cogsci

The Turing test’s insight into humanness.

Illustration from Dean Burnett's Guardian spoof of the June 2014 reissued 'Turing Test Passed' Story
Illustration from Dean Burnett’s spoof of the June 2014 reissued ‘Turing Test Passed’ Story

I’ve heard people reacting in two ways to the hyped announcement about Eugene passing the Turing Test. Some claim the test should be harder: longer term and  more complex, others that it doesn’t show machines doing thinking. I disagree with both complaints. I think the test is a brilliant one, and very insightful and informative about what it means to be a language machine.

Turing (1950) wrote:

“I believe that in about fifty years’ time it will be possible, to programme computers… [to] play the imitation game so well that an average interrogator will not have more than 70 per cent chance of making the right identification after five minutes of questioning”.

So however hyped, the basic facts of the story are more or less correct, and I find it quite amazing (given that the Eugene chat bot was first written in 2001) that Turing got the timing spot on. However, I do agree that the news story and most interpretations of the meaning of the Turing Test are nonsensical from a scientific standpoint.

It seems likely to me that since 2001 many 13 year olds along with a great many other humans would fail the test as described, and equally likely that many more advanced chatbots would be able to pass it quite easily. This wasn’t the case in 1950 when the social meaning of computing would have been unrecognisable to contemporary judges, and vice versa.

Given that Turing’s computing challenge was passed, quite trivially, some time ago, the research challenge posed by the test as a socio-historical milestone, and the challenge for cognitive science in general since then is figuring out how, when and in what ways humanness is an ascribable quality.

There is a nice discussion of exactly this problem in QM’s very own CS4FUN – although I’m not sure who (or what) wrote it.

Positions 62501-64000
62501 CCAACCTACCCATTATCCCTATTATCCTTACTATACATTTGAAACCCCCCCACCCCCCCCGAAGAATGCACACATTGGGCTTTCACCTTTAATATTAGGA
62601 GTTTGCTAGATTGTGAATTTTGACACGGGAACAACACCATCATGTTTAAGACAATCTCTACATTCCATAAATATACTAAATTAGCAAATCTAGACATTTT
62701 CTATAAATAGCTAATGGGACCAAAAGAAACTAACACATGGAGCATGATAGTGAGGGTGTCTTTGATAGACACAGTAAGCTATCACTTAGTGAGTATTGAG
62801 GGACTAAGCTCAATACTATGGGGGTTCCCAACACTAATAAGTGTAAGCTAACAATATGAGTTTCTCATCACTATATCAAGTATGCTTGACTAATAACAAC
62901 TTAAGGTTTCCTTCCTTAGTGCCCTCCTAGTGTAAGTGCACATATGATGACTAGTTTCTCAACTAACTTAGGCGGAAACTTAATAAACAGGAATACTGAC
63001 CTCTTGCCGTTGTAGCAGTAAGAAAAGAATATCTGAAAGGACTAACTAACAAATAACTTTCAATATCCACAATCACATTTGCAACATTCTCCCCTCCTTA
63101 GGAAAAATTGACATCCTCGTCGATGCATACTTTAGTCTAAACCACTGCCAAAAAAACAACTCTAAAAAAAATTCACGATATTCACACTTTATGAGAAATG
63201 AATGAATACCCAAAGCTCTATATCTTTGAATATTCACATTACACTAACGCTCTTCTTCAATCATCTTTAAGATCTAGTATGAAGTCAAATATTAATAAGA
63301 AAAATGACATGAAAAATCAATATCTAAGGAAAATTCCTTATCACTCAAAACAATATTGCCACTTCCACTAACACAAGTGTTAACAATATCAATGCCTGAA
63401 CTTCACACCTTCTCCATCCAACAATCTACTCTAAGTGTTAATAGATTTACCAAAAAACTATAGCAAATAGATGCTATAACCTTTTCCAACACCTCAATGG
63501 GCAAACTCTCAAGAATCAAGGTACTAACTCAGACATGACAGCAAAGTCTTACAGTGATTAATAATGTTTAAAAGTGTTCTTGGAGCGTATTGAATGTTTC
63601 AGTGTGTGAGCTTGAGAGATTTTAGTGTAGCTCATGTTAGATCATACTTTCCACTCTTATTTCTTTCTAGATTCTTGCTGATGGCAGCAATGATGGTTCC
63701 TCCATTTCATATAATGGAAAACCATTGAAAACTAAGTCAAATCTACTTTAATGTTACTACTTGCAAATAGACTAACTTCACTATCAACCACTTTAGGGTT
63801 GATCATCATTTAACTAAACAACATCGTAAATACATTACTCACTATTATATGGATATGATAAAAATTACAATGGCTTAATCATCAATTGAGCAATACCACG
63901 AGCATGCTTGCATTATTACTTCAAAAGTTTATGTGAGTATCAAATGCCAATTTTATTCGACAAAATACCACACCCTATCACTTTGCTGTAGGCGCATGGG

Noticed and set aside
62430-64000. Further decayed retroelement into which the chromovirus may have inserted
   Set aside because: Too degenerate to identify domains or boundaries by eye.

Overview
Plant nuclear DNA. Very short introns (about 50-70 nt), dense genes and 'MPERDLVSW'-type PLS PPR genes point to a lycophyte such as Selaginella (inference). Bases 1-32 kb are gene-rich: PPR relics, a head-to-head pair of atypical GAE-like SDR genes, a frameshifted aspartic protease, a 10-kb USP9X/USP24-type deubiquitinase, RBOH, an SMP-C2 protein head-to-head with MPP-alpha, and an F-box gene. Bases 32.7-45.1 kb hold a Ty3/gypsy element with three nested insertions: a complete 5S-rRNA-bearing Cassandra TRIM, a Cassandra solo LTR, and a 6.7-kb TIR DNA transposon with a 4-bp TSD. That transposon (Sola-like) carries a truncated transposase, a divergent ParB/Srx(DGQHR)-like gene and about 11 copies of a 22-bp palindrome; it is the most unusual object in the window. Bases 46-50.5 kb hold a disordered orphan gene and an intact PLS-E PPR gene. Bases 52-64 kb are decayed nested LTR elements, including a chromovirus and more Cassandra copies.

Refs:

Identifying Emotions on the Basis of Manual Activation

Arash Eshghi started what turned out to be a very productive fight on our CogSci listserv with this press release: Carnegie Mellon Researchers Identify Emotions Based on Brain Activity and its attendant paper: Identifying Emotions on the Basis of Neural Activation.

I came up with a press release of my own, I might at some point get round to doing the Atlantic Salmon paper on the subject.


Press Release: University Researchers Identify Emotions Based on Finger Activity

New Study Extends “Palm Reading” Research to Feelings by Applying Machine Learning Techniques to Keyboard Data

For the first time, scientists at a university have identified which emotion a person is experiencing based on finger activity.

------------------

 :)      happy

 :(      sad

-----fig 1--------

The study combines keyboards and machine learning to measure finger signals to accurately read emotions in individuals. The findings illustrate how the finger categorizes feelings, giving researchers the first reliable methods to evaluate them.

“Our big breakthrough was the idea of testing typists, who are
experienced at expressing emotional states digitally. We were fortunate,
in that respect, that EECS has so many superb typists”

said a professor.

For the study, typists were shown the words for 9 emotions: anger, disgust, envy, fear, happiness, lust, pride, sadness and shame. and were recorded typing them multiple times in random order.

------------------
   :§      8(>_<)8
      8^O
            =)
x-(    ;-b...
 _ _ 
( " )   :-c
             :-@
    (-.-)

 DX        >:(
     :-S     
             ;-)
:0=     :-)

  :(     *:-}

  !-}       (-_-)
-----fig 2--------

The computer model, using statistical information to analyse keyboard activation patterns for 18 emotional words was able to guess the emotional content of photos being viewed using only the finger activity of the viewers.

“Despite manifest differences between people’s psychology, different
people tend to manually encode emotions in remarkably similar ways”

noted a graduate student.

A surprising finding from the research was that almost equivalent accuracy levels could be achieved even when the computer model made use of activation patterns in only one of a number of different subsections of the keyboard.

“This suggests that emotion signatures aren’t limited to specific
regions such as the qwerty parentheses cluster, but produce
characteristic patterns throughout a number of keyboard regions”

said a senior research programmer.